Publishers Weekly® Reviews
- Reviewed in: Publishers Weekly, page .
- Review Date: 2013-10-21
- Reviewer: Staff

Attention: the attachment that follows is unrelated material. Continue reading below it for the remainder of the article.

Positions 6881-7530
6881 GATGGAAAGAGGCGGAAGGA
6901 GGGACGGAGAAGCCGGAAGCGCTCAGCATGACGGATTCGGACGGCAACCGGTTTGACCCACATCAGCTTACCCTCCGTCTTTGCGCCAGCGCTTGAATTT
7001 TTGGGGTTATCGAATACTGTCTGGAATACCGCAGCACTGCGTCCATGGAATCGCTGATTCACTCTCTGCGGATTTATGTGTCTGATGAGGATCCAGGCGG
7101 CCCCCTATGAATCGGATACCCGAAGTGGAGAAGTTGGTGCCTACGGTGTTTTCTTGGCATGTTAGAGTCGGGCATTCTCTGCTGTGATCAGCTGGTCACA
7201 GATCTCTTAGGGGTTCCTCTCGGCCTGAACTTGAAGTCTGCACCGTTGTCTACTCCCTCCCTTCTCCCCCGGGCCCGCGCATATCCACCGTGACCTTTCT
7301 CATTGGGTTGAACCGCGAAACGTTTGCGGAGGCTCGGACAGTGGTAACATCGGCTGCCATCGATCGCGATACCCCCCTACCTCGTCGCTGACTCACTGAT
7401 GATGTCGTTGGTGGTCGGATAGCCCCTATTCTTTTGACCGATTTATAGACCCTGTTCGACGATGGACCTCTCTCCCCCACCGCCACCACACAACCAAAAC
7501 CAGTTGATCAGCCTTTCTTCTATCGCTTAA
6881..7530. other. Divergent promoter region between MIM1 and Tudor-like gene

Back in 1982 when it debuted, Los Bros Hernandez’s energetically subversive comic book series received extensive critical acclaim and skyrocketed the pair into alt-comics preeminence. Thirty years on, their work has become even more sublime and captivating. The stories here highlight younger characters: Jaime’s tale follows teenage Tonta and recounts a murderous attack on her stepfather; Gilbert’s continuing generational saga focuses on Lubas’s granddaughter, the pulchritudinous Dora, aka Killer. Fans fearing this series would slow or falter following the denouement of previous storylines needn’t worry. The new tales are engaging, populated with vibrant, funny, and real personalities. Ultra-realism and surrealism mix and blend with hypnotic vitality, and Tonta and Killer and their extensive families and friends grapple with sex, death, pregnancy, and women wrestling—indeed, topics run the gamut from existential questions to fart jokes. Los Bros are both brilliant artists, but Jaime’s work here is especially vibrant. A four-panel sequence of Tonta falling off a skateboard has more dynamism than any superhero comic book. If you’re looking for the contemporary Great American Novel, it’s right here, beautifully illustrated. (Nov.)